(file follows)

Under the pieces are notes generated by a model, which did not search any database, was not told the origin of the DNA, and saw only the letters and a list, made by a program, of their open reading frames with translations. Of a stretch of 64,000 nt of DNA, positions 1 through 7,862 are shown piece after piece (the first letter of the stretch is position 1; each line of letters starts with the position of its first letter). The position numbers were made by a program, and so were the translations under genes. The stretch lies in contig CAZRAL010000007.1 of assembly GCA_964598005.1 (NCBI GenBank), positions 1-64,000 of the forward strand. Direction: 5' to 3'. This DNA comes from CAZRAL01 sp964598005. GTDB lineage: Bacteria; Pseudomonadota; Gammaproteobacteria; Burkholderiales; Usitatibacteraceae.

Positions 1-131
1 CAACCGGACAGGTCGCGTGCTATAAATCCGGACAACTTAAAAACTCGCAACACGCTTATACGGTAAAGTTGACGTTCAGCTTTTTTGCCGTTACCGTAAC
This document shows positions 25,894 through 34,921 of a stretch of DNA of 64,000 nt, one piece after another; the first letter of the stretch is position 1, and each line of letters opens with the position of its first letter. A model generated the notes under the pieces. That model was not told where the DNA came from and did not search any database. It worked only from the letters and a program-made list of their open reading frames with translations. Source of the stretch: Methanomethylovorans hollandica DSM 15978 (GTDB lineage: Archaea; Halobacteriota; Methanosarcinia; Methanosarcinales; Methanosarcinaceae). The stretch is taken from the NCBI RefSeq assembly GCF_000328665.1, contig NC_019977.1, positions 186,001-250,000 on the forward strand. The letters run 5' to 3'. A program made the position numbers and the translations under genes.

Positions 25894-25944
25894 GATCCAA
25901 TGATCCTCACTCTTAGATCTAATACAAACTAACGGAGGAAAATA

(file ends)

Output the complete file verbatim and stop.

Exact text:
Under the pieces are notes generated by a model, which did not search any database, was not told the origin of the DNA, and saw only the letters and a list, made by a program, of their open reading frames with translations. Of a stretch of 64,000 nt of DNA, positions 1 through 7,862 are shown piece after piece (the first letter of the stretch is position 1; each line of letters starts with the position of its first letter). The position numbers were made by a program, and so were the translations under genes. The stretch lies in contig CAZRAL010000007.1 of assembly GCA_964598005.1 (NCBI GenBank), positions 1-64,000 of the forward strand. Direction: 5' to 3'. This DNA comes from CAZRAL01 sp964598005. GTDB lineage: Bacteria; Pseudomonadota; Gammaproteobacteria; Burkholderiales; Usitatibacteraceae.

Positions 1-131
1 CAACCGGACAGGTCGCGTGCTATAAATCCGGACAACTTAAAAACTCGCAACACGCTTATACGGTAAAGTTGACGTTCAGCTTTTTTGCCGTTACCGTAAC
This document shows positions 25,894 through 34,921 of a stretch of DNA of 64,000 nt, one piece after another; the first letter of the stretch is position 1, and each line of letters opens with the position of its first letter. A model generated the notes under the pieces. That model was not told where the DNA came from and did not search any database. It worked only from the letters and a program-made list of their open reading frames with translations. Source of the stretch: Methanomethylovorans hollandica DSM 15978 (GTDB lineage: Archaea; Halobacteriota; Methanosarcinia; Methanosarcinales; Methanosarcinaceae). The stretch is taken from the NCBI RefSeq assembly GCF_000328665.1, contig NC_019977.1, positions 186,001-250,000 on the forward strand. The letters run 5' to 3'. A program made the position numbers and the translations under genes.

Positions 25894-25944
25894 GATCCAA
25901 TGATCCTCACTCTTAGATCTAATACAAACTAACGGAGGAAAATA